TGE is built at MAN’s all-new Wrzésnia assembly plant in Poland alongside VW Crafter models. All TGE versions are powered by the same 2.0-litre four-cylinder VW diesel used in the Crafter, with identical 100.6, 120.3 and 138bhp ratings delivered by the single-turbo variant, and 174.5bhp from the bi-turbo diesel. Transmission choices are between the standard six-speed manual or optional eight-speed auto, both supplied by ZF.

Panel van models are based on two wheelbases with three body lengths and roof heights providing load volumes stretching from 9.9 to 18.4m³. Chassis cabs have the same two 3.6 and 4.49m wheelbase options, allowing platform body lengths from 3.5 to 4.7m, and come with a choice of standard day or four-door six-man crew cab. There’s a lot to like about TGE, not least its build quality, which is typically Teutonic and solid.

The main instruments and controls also are well laid out, while the dash-mounted gear-lever (now pretty much standard in all panel vans) allows easy access across the cab. On the dual front passenger seat, the seat back nearest the driver folds down to provide a neat tray table and cup holder. There’s an abundance of storage, too, even before you add the optional overhead trays.

The TGE’s driving position is equally good: its steering wheel adjusts for rake and height, and has the same ‘flattened’ bottom quadrant as the steering wheel found on Scania’s new R and S tractors —proof that good design ideas are shared throughout the VW Group. Moreover, the tough floor covering and trim looks particularly durable and capable of surviving fleet service.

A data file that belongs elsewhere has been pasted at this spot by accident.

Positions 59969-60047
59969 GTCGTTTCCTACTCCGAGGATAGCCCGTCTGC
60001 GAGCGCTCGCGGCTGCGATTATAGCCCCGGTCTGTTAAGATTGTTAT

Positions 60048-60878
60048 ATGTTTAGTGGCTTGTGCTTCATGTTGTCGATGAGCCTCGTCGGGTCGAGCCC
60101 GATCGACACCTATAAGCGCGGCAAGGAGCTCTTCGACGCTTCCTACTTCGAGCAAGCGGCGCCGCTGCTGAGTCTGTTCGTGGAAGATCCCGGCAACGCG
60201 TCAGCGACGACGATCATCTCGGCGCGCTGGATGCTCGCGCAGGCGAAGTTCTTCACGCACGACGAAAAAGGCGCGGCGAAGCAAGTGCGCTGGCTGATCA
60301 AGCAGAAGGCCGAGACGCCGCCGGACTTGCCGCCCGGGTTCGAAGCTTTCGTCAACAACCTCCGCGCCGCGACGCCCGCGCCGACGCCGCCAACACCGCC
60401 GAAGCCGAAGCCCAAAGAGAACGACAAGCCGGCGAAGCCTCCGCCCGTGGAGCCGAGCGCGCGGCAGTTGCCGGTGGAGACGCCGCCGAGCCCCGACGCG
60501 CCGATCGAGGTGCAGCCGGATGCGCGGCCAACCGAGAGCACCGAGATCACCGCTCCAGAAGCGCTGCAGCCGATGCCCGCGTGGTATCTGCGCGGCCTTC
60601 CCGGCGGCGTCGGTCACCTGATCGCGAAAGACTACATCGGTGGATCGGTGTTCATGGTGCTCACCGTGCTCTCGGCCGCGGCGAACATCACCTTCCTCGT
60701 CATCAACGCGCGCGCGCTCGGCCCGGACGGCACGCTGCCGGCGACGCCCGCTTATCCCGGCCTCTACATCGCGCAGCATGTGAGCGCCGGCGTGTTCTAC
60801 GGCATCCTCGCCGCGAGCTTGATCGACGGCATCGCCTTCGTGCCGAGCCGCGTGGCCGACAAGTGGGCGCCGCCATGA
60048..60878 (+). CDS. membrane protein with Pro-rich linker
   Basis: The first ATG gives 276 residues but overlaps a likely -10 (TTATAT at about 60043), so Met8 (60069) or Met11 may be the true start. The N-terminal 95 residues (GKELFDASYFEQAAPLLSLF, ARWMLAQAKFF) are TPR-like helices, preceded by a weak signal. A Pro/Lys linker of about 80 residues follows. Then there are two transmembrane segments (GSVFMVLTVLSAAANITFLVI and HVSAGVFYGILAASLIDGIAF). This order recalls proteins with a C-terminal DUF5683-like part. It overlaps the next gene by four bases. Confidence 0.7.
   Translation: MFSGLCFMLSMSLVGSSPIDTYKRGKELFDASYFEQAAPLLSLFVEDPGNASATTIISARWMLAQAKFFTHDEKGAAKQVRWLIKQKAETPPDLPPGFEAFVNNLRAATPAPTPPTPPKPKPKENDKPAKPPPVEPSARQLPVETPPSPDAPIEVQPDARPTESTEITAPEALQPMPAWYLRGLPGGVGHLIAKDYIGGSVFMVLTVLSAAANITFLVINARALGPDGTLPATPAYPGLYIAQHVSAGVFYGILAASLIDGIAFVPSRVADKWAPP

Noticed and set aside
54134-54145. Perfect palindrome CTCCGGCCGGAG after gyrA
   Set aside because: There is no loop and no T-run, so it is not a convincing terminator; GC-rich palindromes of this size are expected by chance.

Perhaps the most interesting aspect concerning TGE is where it will sit in the UK LCV marketplace. With Crafter already well-established in the heavy van (3.0-3.5-tonne gvw) sector the greatest sales opportunity for TGE (if not the biggest volumes) could well be higher up in the 3.51- to 6.0-tonne market, where it will be competing against Mercedes’ Sprinter and the Iveco Daily. Last year the sector saw registrations hit 7,685 units, albeit with over half of them being sold for minibus conversions. While MAN Truck & Bus UK will initially concentrate on TGE commercial sales, minibus conversions could follow later.

With growth in heavy vans and chassis cabs continuing to be driven by the home delivery market, there is clearly potential for TGE among fleet buyers. It could also appeal to those LCV operators that don’t want a full-size, truck-based 7.5-tonner — but who do require similar payloads from a smaller-sized vehicle, whether based on a bodied chassis cab or panel van. For them, the 5.5-tonne TGE looks an attractive alternative. For chassis cab buyers, MAN will offer a ‘one-stop shop’ drive-away body service for TGE with tipper, Luton and dropsiders. RHD prices were to be revealed at the CV Show.

As TGE is only being sold through its truck dealerships, customers used to vans may be in for a new experience. MAN Truck & Bus UK says: “The new TGE sees MAN transferring all its usual customer-orientated services from the truck business into the light sector.” That will include MAN’s ProfiDrive driver training — a strong USP when few, if any, light commercial buyers (especially in the retail sector) have access to the level of driver training provided by heavy truck manufacturers. And although, inevitably, there will be some market overlap between Crafter and TGE, it will be a minor consideration when set against the desire of the VW Group to keep its Wrzésnia plant, which has a production volume of some 100,000 units, running at full capacity.

Brian Weatherley